Parents seek a new Abingdon elementary school They object to transfers to reduce crowding

February 29, 1996|By Sherrie Ruhl | Sherrie Ruhl,SUN STAFF

The solution to crowding is construction of another Abingdon elementary school -- not playing musical chairs with children attending other area elementaries, parents said last night at a Harford County hearing on school redistricting.

"If you move my kids now, you'll just be moving them again in another two years," Susan Milano, who has a child at Abingdon Elementary, told the school system's volunteer 27-member redistricting committee.

Like many of the 75 parents packing the library of Abingdon Elementary near Bel Air, Mrs. Milano said the area is growing so fast that any attempt to shuffle students -- and their portable classrooms -- between existing schools is a short-term solution.

Other parents, including Nila Martin who has two children at Abingdon Elementary, argued that countywide redistricting -- which the school board has said is planned -- makes community-by-community redistricting foolish.

Abingdon Elementary, which opened in 1992 with a capacity of 580, has nearly 700 students and nine portables, according to the school system. The other area elementaries, all at or near capacity, are the two-building William Paca/Old Post Road, Edgewood, Emmorton and William S. James.

The neighborhoods offered alternative plans that would move other people's children, but not their own. Parents argued vehemently that children from the same neighborhood should attend the same schools -- from kindergarten through 12th grade.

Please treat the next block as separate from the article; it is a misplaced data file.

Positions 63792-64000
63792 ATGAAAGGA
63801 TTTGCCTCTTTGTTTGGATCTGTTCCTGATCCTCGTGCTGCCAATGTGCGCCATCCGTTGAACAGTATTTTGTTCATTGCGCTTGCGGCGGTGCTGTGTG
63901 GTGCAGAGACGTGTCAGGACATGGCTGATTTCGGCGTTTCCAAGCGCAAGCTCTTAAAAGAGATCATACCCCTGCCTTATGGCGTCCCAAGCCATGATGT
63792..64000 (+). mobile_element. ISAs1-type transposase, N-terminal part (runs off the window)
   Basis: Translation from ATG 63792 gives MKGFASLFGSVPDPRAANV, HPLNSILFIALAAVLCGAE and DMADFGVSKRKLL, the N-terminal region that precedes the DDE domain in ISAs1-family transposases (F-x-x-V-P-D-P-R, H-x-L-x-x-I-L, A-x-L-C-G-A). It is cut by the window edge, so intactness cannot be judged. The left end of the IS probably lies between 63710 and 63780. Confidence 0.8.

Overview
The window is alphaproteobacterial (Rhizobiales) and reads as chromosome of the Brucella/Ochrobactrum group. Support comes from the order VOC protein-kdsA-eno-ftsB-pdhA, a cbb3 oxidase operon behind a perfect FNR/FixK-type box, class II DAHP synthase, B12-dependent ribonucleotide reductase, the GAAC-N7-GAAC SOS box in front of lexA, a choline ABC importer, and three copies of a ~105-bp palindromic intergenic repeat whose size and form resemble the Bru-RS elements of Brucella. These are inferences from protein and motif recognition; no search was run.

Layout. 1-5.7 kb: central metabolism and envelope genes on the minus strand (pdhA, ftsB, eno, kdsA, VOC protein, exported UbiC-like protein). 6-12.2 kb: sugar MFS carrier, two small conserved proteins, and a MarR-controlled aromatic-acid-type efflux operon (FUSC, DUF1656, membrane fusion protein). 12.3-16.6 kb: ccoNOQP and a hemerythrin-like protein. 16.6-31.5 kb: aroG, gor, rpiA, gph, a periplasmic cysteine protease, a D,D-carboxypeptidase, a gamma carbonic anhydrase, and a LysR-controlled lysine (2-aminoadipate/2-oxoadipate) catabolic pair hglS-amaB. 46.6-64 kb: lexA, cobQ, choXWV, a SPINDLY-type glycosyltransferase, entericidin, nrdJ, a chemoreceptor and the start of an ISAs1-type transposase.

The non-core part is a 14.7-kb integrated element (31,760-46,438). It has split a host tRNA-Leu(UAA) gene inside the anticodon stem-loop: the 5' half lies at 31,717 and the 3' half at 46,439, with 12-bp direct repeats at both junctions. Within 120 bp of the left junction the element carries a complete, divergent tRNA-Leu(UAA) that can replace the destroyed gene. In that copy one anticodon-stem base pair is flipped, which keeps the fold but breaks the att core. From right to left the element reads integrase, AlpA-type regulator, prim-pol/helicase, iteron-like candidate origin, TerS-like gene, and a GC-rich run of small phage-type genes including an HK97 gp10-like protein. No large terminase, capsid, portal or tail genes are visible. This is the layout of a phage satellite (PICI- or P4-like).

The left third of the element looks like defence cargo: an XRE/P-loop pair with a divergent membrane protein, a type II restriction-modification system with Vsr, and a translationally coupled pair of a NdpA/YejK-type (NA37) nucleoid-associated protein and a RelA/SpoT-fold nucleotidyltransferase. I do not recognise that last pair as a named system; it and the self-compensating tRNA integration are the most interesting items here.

But some parents told the committee they saw redistricting as a chance to ensure that their children attend Bel Air Middle and High schools -- which are seen by some as more prestigious than Edgewood Middle and High.

The school system, however, has said repeatedly that assignments to secondary schools will be decided by geography -- not school districts.

That means students attending Abingdon, Edgewood and William Paca/Old Post Road elementaries will go to Edgewood Middle and Edgewood High -- no matter where they may be redistricted. Students at William S. James and Emmorton will go to the Bel Air middle and high schools.

The five elementaries and their 3,000 children are in the fastest-growing part of the county.

Land for a new Abingdon-area elementary is available in the Box Hill South development, but there is no date for development.

The committee has not indicated when it will present redistricting recommendations to the school board.

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